The Scripps researchers identified many of the proteins synthesized by Salmonella typhimurium within cultured macrophages and compared these with Salmonella proteins synthesized under identical culture conditions but without macrophages. They used a drug that blocks macrophage protein synthesis to ensure that their analysis was limited to Salmonella proteins.

Of the 405 bacterial proteins they analyzed, 12 were uniquely expressed in the macrophage environment -- including two proteins whose levels were already known to increase in response to heat.

The researchers found another 22 proteins produced by bacteria in both environments but synthesized at least four times faster in the macrophage cultures. In their report, Buchmeier and Heffron hypothesize that these 22 "may be essential under a variety of conditions, but are needed at higher concentrations during macrophage infection."

To test their theory that some MIPs are crucial to Salmonella virulence, the team analyzed the protein profiles of two mutant Salmonella strains that do not survive well inside macrophages and do not cause disease. Sure enough, one lacked six MIPs; the other failed to produce nine MIPs. One missing MIP was common to both mutants.

While those experiments suggest that some of these proteins protect the bacteria, their production within the macrophage -- the immune cell that serves as a kind of "point man" in the antibody-making process -- also triggers an enhanced immune response. In the end, it appears, the balance between bacterial virulence and the resulting immune response determines whether a patient will get better.

Finally, by comparing the MIP profiles of various Salmonella strains under different conditions, the researchers determined that at least three different regulatory genes control the production of several MIPs each. Somehow, these genes recognize environmental changes outside the bacteria, and under appropriate conditions tell various MIP genes to initiate MIP manufacture.

"This is the first description of specific changes in protein synthesis following infection of macrophages," Buchmeier says. Determining whether these MIPs actually confer virulence will require further experiments. But already, the Scripps scientists have determined that the two most prevalent antibodies made in response to Salmonella infection are directed against two MIPs. The researchers suspect some MIPs may play stress-related roles unrelated to virulence, yet may stimulate a strong immune reaction. If so, they suggest, scientists might make an excellent vaccine against Salmonella by engineering a bacterial strain lacking critical disease-causing genes but containing genes that code for antibody-triggering MIPs.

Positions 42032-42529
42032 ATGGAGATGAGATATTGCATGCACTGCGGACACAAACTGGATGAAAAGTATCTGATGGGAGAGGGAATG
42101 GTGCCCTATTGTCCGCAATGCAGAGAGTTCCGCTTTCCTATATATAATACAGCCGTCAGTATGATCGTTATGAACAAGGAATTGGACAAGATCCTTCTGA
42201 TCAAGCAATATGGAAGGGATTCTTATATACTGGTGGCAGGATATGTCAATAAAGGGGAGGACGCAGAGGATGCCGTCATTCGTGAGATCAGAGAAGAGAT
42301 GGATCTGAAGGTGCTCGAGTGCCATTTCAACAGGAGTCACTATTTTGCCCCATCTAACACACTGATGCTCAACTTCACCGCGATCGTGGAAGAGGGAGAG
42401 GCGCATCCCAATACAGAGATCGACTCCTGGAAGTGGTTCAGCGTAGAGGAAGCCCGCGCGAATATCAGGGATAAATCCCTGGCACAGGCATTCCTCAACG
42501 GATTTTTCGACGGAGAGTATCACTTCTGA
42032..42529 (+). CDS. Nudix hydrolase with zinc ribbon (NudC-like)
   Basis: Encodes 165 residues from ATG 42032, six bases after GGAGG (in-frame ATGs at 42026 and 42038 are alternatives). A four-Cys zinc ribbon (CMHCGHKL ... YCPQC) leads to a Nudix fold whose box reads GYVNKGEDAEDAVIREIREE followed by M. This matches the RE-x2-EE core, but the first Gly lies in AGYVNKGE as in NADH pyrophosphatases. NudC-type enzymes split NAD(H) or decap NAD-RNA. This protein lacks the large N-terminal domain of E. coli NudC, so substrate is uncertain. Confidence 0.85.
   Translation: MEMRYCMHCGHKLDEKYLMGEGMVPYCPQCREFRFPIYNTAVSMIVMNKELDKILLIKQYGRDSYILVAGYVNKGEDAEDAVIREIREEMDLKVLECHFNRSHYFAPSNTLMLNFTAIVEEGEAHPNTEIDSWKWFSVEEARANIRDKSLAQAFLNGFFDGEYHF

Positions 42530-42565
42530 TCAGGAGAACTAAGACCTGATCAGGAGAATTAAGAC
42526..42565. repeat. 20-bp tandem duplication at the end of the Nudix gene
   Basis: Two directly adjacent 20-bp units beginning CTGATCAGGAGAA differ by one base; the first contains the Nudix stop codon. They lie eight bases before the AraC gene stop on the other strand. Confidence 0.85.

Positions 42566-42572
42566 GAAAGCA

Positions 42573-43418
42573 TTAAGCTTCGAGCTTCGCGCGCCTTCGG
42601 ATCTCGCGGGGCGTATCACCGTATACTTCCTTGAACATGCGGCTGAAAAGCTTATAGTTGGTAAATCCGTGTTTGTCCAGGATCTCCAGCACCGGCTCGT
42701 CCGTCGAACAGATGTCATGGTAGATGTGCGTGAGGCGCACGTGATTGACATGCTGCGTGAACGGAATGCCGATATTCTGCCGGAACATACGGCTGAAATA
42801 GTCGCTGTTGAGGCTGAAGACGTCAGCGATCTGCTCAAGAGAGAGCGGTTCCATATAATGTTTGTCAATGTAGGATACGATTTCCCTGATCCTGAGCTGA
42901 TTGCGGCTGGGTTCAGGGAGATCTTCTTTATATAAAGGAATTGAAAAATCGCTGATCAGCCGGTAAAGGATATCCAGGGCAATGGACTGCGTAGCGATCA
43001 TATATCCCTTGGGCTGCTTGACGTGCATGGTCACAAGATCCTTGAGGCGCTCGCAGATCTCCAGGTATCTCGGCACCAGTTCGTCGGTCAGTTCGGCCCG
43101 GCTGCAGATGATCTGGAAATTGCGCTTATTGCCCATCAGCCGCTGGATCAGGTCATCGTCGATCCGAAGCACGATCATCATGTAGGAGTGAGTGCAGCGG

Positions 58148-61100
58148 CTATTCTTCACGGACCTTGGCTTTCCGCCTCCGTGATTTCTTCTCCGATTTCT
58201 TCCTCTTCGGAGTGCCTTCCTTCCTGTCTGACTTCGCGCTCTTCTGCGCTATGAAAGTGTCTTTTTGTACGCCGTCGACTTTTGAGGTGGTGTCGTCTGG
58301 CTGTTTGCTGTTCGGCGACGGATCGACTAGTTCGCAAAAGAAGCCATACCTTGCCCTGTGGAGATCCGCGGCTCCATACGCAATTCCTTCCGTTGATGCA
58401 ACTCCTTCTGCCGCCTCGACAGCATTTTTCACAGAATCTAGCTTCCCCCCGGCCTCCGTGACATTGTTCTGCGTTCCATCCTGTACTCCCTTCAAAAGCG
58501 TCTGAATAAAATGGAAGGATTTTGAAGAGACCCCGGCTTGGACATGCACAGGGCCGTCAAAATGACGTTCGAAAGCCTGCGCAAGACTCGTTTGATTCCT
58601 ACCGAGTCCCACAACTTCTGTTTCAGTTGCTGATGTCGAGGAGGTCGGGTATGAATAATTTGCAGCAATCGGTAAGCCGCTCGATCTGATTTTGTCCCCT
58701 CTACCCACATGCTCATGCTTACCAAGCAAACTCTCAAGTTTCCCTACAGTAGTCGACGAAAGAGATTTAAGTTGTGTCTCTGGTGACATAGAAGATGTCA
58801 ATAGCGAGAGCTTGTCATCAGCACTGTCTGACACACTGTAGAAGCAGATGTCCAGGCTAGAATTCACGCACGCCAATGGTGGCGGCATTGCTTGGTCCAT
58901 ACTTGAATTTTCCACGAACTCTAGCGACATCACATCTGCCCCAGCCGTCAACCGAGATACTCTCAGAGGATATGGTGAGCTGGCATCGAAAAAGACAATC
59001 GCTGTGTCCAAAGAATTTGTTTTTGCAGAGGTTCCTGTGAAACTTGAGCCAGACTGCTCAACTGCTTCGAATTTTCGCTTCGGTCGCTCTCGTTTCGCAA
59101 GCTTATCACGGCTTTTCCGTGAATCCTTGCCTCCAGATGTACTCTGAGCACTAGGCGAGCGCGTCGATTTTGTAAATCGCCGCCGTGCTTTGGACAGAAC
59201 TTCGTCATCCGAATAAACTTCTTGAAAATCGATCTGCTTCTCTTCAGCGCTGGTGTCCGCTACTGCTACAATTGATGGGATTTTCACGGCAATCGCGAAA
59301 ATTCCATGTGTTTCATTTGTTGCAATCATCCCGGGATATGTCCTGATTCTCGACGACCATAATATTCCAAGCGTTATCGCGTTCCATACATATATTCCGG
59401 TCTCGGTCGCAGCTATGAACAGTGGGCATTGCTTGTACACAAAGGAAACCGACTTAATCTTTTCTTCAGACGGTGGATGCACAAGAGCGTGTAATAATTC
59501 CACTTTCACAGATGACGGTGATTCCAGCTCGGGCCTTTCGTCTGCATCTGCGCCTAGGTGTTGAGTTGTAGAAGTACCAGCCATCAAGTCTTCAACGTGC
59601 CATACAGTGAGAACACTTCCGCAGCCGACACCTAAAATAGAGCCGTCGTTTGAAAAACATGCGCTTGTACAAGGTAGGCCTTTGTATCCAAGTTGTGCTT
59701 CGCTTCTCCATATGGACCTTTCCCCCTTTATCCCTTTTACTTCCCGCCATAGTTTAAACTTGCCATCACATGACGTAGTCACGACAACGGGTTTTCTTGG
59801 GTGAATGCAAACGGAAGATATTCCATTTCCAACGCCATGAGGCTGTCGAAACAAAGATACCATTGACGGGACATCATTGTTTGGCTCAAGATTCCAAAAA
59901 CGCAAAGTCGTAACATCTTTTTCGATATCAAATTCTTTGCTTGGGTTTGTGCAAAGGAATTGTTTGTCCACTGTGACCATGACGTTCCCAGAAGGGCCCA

Moreover, since Salmonellae entering the body via the digestive tract can survive until ingested by macrophages, such a vaccine would be effective when taken orally. Indeed, a new typhoid vaccine approved by the FDA in January is an oral vaccine, made from a live, chemically weakened strain of S. typhi, which causes typhoid fever in humans. But scientists say that strain remains poorly understood, and a specifically engineered strain might provide better protection.

Public health officials like oral vaccines because they are painless and easy to administer, improving the chances that many individuals will get vaccinated. And in the Third World, where the most serious Salmonella infections commonly occur and sterile needles are scarce, oral vaccines are safer than those requiring syringes.

Vaccine designers may apply MIP studies to other diseases, too, but first scientists must get a better handle on precisely which regulatory genes tell MIP genes to turn on. This should enable genetic engineers to splice into Salmonellae some genes coding for other disease antigens, and place them under the control of these regulatory genes. When exposed to macrophages, such an engineered Salmonella would turn on its protein-making machinery, but the resulting proteins would be, for example, cholera antigens that trick the body into making cholera antibodies.

"There's a lot of activity now in this area, trying to make more specific mutations [in Salmonella] both to improve the current typhoid vaccine and to use as a Trojan horse to carry other antigens," says Spriggs of NIAID. "The nice thing about using Salmonella is that, given orally, it gets into the immune system and stimulates a good, solid immunity there."

The discovery of MIPs provides an unprecedented view of the mechanisms involved in bacterial virulence and should shed some new light on the molecular nature of protective immunity, Spriggs and others say. Still, Heffron notes, much more research must follow for scientists to identify exactly which MIPs are most useful in triggering a protective response without causing disease.

"Virulence is a complicated process, requiring the interaction of many proteins," Heffron says. But by teasing apart the roles of individual MIPs and other factors, he and others look forward to getting the body's own macrophages to trigger production of key antigenic proteins.

By feeding these key antigens to the body's antibody-boosting machinery, Heffron predicts, "you're going to get a whopping immune response."
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Title Annotation:macrophage-induced proteins
Author:Weiss, Rick
Publication:Science News
Date:Jun 23, 1990